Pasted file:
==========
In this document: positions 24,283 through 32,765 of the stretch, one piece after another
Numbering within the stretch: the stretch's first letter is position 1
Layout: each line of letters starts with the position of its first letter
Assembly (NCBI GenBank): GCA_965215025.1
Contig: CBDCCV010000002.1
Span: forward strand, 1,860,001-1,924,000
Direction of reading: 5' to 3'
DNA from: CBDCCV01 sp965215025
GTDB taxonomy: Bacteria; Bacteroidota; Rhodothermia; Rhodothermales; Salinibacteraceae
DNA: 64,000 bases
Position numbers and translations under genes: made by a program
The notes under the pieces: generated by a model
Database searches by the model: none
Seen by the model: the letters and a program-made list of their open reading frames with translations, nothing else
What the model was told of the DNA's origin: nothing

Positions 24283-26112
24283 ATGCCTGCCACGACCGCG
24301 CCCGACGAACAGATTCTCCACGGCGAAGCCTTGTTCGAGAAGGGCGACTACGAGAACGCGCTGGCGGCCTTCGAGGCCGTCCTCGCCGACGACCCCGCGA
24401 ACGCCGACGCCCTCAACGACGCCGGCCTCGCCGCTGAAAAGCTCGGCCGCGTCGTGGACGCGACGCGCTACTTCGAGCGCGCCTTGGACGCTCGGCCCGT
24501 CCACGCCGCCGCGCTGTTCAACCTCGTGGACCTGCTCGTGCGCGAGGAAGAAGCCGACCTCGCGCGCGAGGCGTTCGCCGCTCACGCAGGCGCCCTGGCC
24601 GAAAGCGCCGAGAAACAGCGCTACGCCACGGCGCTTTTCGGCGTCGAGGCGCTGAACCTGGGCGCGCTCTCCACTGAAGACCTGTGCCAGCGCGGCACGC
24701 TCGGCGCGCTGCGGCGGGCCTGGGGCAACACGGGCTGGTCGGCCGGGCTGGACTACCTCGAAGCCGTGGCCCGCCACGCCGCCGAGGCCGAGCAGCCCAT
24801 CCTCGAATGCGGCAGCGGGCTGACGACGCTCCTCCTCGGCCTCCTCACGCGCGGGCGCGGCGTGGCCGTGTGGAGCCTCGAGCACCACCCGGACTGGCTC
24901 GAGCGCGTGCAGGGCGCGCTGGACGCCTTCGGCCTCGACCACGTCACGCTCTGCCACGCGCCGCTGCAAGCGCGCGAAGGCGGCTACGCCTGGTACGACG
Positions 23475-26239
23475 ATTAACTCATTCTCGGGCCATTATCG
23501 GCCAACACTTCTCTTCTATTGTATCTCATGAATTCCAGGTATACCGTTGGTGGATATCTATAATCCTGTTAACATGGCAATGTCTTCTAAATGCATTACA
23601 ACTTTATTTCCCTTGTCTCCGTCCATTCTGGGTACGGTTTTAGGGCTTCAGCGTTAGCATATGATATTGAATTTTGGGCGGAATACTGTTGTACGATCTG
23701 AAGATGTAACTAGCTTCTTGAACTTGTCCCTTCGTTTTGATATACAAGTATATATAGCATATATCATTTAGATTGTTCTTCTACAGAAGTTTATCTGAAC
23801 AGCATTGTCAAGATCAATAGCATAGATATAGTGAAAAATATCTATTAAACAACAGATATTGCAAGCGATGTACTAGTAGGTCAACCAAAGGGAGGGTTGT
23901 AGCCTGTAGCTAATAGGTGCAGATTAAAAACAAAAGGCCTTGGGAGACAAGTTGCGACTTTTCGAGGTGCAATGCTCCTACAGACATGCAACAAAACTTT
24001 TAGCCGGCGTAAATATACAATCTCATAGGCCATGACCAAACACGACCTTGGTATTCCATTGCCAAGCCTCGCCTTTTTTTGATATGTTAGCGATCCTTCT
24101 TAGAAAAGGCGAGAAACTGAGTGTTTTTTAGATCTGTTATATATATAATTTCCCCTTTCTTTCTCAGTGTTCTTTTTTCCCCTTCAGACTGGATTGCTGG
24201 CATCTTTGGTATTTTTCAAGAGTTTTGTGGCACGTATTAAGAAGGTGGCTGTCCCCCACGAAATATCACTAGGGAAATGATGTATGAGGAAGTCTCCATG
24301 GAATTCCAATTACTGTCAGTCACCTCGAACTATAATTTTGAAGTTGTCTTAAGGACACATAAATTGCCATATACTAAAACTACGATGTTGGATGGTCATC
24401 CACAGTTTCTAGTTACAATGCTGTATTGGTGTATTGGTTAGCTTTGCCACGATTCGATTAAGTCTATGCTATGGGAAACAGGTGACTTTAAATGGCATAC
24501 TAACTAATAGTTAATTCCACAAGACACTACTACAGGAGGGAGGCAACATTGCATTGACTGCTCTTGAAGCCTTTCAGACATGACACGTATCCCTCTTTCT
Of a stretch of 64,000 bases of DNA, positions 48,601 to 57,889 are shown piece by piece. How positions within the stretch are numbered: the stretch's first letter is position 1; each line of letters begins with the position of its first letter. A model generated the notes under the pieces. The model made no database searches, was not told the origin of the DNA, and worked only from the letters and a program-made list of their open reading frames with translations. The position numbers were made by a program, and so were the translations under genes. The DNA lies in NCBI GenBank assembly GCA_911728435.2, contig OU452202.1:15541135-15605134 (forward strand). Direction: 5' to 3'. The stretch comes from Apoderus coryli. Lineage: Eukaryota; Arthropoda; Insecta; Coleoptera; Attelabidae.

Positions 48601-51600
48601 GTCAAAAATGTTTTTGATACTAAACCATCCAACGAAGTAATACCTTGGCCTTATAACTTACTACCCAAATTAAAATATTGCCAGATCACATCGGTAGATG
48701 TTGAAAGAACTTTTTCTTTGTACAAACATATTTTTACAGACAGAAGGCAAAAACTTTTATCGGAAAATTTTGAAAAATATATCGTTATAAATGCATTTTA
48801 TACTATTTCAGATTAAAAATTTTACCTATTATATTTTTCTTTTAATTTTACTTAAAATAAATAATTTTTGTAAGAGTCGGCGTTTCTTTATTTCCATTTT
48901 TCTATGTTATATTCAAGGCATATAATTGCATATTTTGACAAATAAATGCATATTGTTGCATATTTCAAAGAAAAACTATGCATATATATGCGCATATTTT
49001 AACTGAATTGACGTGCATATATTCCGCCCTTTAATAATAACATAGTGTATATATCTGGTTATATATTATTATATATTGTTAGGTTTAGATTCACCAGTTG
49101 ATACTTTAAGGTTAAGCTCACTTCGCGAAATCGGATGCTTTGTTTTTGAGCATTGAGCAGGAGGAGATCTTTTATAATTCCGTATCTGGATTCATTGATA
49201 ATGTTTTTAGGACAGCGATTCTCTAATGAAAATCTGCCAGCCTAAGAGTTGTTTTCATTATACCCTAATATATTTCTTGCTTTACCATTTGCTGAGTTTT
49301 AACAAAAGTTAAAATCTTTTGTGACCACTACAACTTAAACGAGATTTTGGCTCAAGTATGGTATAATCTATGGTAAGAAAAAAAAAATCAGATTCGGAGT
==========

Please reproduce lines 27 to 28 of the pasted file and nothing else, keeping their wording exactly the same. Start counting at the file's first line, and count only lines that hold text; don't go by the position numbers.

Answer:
23501 GCCAACACTTCTCTTCTATTGTATCTCATGAATTCCAGGTATACCGTTGGTGGATATCTATAATCCTGTTAACATGGCAATGTCTTCTAAATGCATTACA
23601 ACTTTATTTCCCTTGTCTCCGTCCATTCTGGGTACGGTTTTAGGGCTTCAGCGTTAGCATATGATATTGAATTTTGGGCGGAATACTGTTGTACGATCTG